Franchising: empowering women through flexibility and support

Laura Carroll opened Body Fit Training (BFT) Leichhardt with her partner John in October 2020, in the middle of a pandemic. Four months on, Laura talks to Dynamic Business about her experience of working in the fitness industry, her perceptions on gender imbalances, and the support that a franchise network can provide for women. 

Why did you decide to work in the fitness industry?

“I was drawn to a career in the fitness industry because playing sport was such an enormous part of my life growing up. But for years, I didn’t have a positive outlook on the industry. It seemed like a ‘boys’ club’. However, after I underwent rehab for a knee reconstruction, I worked alongside two exercise physiologists who completely reshaped my perception of the industry, and I subsequently changed my studies from a degree in Business to Sports Exercise Science. 

“The incredible thing about working in the fitness industry is the impact I can have on my clients’ day. We may only make up five per cent of their day, but in that short amount of time, we can change someone’s entire mindset for the rest of the day.”

What are the biggest challenges your business has faced?

“One of the biggest challenges I’ve faced while growing my business is learning to work ON the business, not IN the business. I’ve had to quickly learn that it’s not efficient to be bogged down in every minute detail, but rather focusing my time on empowering others around me to achieve the same results as I could have.      

“COVID-19 was a whole new challenge in itself. I’ve been in this industry for ten years and nothing could have prepared me for operating (and launching) a business during a pandemic. Everything changed in an instant, and success was instead measured by how well you could adapt. Dealing with even more intense cleaning procedures, having to run classes at a reduced capacity, and the ever-changing government regulations have been an added stress to running a business. Fortunately, being agile and working to these standards has meant that with our studio maintaining great hygiene and tracing practices, we can now focus on some of the other things we still need to adapt and grow in. 

“If we can open right after the peak of the pandemic and still grow our strong community, I feel like I can do anything!”

Why did you choose a franchise over establishing your own business?

“My partner and I were both members of BFT prior to signing on as a franchisee, so we were already genuinely passionate about the brand. We decided to open a gym with a franchise rather than establishing our own start-up as we strongly believed the networking opportunities that being a part of a franchise like BFT offered would be critical to our success. You also get the security of buying into a proven business model.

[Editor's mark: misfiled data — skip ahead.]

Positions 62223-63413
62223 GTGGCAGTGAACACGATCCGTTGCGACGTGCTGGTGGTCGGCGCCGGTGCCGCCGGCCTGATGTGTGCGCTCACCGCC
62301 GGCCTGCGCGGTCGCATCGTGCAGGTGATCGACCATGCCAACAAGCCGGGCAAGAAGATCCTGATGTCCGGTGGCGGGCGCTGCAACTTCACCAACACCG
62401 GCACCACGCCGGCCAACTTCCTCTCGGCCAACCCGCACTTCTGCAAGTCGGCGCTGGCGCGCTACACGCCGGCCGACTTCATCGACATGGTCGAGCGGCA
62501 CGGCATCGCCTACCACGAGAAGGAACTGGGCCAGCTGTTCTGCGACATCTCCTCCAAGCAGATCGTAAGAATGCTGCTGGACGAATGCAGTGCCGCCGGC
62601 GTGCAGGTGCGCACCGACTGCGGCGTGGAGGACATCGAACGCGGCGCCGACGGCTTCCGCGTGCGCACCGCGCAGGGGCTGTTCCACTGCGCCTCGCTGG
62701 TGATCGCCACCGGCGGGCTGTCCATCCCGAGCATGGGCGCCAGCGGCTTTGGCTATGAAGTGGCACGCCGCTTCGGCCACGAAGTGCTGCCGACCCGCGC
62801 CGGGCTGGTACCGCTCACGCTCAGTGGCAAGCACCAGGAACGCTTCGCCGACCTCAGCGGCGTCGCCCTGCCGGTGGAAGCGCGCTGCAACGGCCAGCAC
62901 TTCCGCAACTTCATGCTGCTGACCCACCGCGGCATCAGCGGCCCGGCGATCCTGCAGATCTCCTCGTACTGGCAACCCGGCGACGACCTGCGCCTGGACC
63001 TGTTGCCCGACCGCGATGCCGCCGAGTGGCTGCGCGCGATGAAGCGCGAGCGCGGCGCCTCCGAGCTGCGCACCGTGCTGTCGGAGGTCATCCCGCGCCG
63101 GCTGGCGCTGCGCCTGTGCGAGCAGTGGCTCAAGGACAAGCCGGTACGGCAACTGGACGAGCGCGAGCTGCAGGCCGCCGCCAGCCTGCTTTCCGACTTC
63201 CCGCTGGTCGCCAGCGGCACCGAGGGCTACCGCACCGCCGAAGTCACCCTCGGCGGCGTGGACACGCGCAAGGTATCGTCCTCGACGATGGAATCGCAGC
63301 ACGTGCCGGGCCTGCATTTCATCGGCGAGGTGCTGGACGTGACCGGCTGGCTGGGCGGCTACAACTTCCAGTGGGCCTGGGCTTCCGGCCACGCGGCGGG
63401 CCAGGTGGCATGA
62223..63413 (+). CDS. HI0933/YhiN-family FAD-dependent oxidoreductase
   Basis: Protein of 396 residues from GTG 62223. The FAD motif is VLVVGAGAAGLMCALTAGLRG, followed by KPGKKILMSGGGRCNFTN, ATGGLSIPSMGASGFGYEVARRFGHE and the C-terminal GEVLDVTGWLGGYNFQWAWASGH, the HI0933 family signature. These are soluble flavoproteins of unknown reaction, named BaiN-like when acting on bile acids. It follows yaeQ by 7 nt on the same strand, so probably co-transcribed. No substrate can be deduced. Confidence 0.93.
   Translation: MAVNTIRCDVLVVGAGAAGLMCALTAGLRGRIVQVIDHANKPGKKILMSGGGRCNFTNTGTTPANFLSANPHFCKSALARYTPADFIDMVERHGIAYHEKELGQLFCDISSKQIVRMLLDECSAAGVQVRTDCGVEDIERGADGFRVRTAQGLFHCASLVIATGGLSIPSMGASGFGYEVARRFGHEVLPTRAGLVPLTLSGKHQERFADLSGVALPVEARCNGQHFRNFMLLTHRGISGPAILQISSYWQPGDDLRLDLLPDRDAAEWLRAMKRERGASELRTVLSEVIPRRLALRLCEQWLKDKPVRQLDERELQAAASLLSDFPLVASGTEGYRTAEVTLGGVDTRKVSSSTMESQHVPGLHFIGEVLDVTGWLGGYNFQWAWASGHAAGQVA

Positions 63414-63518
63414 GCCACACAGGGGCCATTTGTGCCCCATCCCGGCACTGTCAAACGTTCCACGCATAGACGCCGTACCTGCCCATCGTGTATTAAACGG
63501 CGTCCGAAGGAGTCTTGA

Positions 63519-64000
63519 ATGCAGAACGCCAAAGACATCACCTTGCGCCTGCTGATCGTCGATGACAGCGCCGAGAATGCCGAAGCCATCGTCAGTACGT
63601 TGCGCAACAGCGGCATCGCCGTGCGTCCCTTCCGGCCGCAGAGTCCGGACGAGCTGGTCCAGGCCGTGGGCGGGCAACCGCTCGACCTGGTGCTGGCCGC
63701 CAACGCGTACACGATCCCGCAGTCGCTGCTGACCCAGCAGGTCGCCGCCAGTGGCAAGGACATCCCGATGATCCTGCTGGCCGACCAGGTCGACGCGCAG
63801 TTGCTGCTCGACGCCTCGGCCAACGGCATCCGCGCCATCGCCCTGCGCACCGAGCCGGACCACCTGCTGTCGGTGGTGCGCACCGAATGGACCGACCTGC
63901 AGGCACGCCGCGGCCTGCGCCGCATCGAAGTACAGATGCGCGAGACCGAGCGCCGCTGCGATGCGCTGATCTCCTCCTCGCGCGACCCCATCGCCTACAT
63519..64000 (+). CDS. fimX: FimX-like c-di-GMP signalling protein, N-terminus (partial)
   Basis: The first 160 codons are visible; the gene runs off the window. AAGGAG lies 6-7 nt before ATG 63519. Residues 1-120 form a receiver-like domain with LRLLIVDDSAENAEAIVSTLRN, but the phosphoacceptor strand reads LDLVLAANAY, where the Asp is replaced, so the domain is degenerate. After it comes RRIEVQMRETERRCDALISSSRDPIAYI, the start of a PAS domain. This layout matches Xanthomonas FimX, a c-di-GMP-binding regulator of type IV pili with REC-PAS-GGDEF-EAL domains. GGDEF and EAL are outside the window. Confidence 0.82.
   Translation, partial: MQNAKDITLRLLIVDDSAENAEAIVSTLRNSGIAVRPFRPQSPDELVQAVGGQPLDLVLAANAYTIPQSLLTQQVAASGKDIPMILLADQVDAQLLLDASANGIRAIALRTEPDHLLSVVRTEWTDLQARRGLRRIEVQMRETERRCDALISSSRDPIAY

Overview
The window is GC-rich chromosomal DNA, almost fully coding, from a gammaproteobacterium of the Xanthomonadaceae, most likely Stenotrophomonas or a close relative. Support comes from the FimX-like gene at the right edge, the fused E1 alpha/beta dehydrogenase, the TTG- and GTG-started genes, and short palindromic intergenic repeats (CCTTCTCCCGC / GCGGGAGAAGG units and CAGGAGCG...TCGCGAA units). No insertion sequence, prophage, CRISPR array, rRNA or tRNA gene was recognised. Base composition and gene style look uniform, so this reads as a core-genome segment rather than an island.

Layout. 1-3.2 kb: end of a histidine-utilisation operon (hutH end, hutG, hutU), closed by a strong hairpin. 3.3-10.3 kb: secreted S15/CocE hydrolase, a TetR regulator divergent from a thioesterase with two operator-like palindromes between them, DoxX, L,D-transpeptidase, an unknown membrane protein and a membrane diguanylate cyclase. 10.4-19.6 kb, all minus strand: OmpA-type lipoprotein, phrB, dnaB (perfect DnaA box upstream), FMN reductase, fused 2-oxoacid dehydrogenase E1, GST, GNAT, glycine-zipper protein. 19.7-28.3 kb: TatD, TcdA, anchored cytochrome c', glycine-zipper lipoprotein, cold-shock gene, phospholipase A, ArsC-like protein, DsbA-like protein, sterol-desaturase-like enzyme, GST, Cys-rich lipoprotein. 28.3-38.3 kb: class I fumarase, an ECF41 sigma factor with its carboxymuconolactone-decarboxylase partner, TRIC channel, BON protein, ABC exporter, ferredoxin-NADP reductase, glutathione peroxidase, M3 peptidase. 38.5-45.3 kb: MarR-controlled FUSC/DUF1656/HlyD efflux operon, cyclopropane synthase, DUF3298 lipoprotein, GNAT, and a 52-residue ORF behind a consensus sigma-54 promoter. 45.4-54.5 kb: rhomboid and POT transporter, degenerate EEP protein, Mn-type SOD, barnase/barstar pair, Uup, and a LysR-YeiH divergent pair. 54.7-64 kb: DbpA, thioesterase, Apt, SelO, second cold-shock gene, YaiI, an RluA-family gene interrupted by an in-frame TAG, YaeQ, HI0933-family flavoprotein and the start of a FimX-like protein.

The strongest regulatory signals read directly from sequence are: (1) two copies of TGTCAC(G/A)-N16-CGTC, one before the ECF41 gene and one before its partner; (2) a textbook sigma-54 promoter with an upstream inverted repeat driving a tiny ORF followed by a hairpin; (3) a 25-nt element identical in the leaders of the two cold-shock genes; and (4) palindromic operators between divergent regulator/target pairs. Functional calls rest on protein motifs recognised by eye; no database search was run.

“Being a part of a franchise does afford you more flexibility, and peace of mind to drive higher standards in all aspects of business. This is all attributed to the support offered by Head Office and the number of other franchisees within the network.”      

Is gender imbalance an issue in the franchise industry?

“The gender imbalance in the fitness industry is completely different now compared to ten years ago. Looking at the current fitness boards, it’s fantastic to see so many women holding positions. We have amazing, highly-capable and inspirational women in our industry that have earned their seats due to their talent and not because of their gender. 

“At BFT, while our two CEOs are men, our head of programming and education, Sarah Nehme, is female. Plus, there’s 85 out of 200 BFT territories that have women owning and operating their BFT franchise, just like me. Whether it’s at that top-level, or simply the team of trainers on the studio floor, there’s a genuine commitment from everybody involved that you recruit whoever is best for the job, regardless of their gender. 

‘Franchising is a great option for women looking to start their own business. Being a part of the BFT network, I find myself surrounded by so many like-minded, independent women, driven for success.” 

What advice do you have for women thinking about becoming entrepreneurs?

“It may seem cliché, but the one piece of advice I would give to other women who want to become entrepreneurs is to go hard or go home. If you’re going to give something a go, you have to give it your all. Even if you fail, you should take comfort in knowing you’ve left everything out there.”      


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